A true leader is someone who remains true to themselves and their values. Authenticity in leadership is something that today’s organizations need if they are to succeed. In a healthcare system increasingly focused on reaching targets and meeting budgets, nurse leaders are likely to face moral dilemmas. Meeting stakeholders’ ever-changing expectations and priorities is hard, but nurses can place the patient first by being authentic leaders.
- Coping effectively with change
Being visionary and proactive when faced with a healthcare system defined by rapid change is perhaps the most important of all the qualities listed. The healthcare system has experienced a number of changes since the beginning of the COVID-19 pandemic, including a growing preference for virtual and telemedicine services. Nurse leaders can adapt to this change by responding to the specific needs of patients while maintaining a focus on their safety and wellness5.
Advance your career with Utica College
Advance your career in Nursing
Develop desired leadership skills with Utica College’s online RN-BS Nursing (RN-BSN) degree
Leading healthcare organizations strive for magnet status and require nurses to hold at least a bachelor’s degree. These organizations recognize that increasing the formal education requirements of their nursing staff has a positive impact on their leadership, critical thinking, and decision-making skills in caring for patients.
Registered nurses can hone their leadership skills with a bachelor’s degree from Utica College.
Utica’s RN-BS in Nursing program is designed to teach leadership skills directly applied in any healthcare setting. Its industry-leading online nursing curriculum and teaching methods incorporate patient-centered teaching, career-focused skills, and knowledge, as well as evidence-based practice, to ensure that graduates find meaning and fulfillment in their careers.
Accredited by the New York State Department and the Commission on Collegiate Nursing Education (CCNE), the RN-BS Nursing program at Utica College assures you that your degree is relevant, recognized, and respected.
For more information, call Utica College at: (315) 732-2640 or toll-free at (866) 295-3106 to speak with an admissions advisor.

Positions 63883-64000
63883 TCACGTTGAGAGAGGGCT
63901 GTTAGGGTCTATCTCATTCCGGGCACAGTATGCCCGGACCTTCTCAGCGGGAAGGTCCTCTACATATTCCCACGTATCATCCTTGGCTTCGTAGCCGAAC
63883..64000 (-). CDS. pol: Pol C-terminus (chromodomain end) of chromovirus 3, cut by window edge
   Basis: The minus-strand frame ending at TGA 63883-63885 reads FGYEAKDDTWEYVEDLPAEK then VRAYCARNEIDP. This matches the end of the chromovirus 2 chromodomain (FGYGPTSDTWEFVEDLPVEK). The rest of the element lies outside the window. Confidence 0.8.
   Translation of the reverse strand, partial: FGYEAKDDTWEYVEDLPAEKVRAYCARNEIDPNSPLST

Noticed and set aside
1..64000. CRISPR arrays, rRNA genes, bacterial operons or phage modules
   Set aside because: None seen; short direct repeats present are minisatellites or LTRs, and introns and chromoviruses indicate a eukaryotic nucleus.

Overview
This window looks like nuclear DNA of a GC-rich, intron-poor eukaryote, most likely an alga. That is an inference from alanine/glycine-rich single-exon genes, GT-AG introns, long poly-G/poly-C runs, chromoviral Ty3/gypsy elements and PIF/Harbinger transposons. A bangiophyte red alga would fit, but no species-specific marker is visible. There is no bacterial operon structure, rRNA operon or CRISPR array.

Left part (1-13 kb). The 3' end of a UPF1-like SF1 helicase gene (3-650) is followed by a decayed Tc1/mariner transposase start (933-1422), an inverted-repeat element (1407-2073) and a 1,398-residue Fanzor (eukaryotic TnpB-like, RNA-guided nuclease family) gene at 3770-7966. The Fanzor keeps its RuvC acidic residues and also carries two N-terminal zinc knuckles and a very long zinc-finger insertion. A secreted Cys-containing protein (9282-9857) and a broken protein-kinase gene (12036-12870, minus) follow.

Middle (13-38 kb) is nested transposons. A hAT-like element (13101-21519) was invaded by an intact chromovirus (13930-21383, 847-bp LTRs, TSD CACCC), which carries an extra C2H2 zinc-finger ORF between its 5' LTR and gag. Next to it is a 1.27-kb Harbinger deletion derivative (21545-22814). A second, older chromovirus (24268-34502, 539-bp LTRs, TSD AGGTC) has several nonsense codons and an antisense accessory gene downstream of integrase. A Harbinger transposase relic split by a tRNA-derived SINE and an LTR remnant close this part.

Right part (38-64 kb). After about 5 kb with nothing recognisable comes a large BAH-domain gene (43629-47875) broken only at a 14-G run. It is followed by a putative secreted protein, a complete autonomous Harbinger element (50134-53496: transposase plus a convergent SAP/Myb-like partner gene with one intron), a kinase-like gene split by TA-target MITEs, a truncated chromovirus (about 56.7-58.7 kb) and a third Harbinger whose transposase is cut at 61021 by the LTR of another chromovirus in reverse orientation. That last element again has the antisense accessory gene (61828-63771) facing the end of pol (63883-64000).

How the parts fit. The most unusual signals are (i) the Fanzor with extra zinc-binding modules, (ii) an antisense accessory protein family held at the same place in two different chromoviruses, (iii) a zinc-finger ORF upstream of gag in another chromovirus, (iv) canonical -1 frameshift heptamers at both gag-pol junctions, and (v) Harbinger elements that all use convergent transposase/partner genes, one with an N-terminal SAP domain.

Adapted from: Huston C. (2008) Preparing nurse leaders for 2020. Journal of Nursing Management 16, 905 911 [WWW document].
URL https://onlinelibrary.wiley.com/doi/10.1111/j.1365-2834.2008.00942.x/abstract [accessed on 10 June 2014].
- Nibbelink C. and Brewer B. (2018) Decision-Making in Nursing Practice: An Integrative Literature Review. National Center for Biotechnology Information. [WWW document]. URL https://www.ncbi.nlm.nih.gov/pmc/articles/PMC5867219/ [accessed 28 October 2021].
- Nibbelink C. and Reed P. (2019) Deriving the Practice-Primed Decision Model from a Naturalistic Decision-Making Perspective for Acute Care Nursing Research. National Center for Biotechnology Information. [WWW document]. URL https://www.ncbi.nlm.nih.gov/pmc/articles/PMC6414081/ [accessed 28 October 2021].
- Brady J. (2018) A Fresh Look at the Data Shows Patient Safety Improving Overall, With Improvement Still Needed in Many Areas. Agency for Healthcare Research and Quality. [WWW document]. URL https://www.ahrq.gov/news/blog/ahrqviews/fresh-look-at-ptsafety-data.html [accessed 28 October 2021].
- Goman C. (2017) Six Crucial Behaviors of Collaborative Leaders. Forbes. [WWW document]. URL https://www.forbes.com/sites/carolkinseygoman/2017/07/11/six-crucial-behaviors-of-collaborative-leaders/?sh=55be72188cbe [accessed 28 October 2021].
- Schumann J. (2021) How Health Care In The U.S. May Change After COVID: An Optimist’s Outlook. NPR. [WWW document]. URL https://www.npr.org/sections/health-shots/2021/05/13/996233365/how-health-care-in-the-u-s-may-change-after-covid-an-optimists-outlook [accessed 28 October 2021].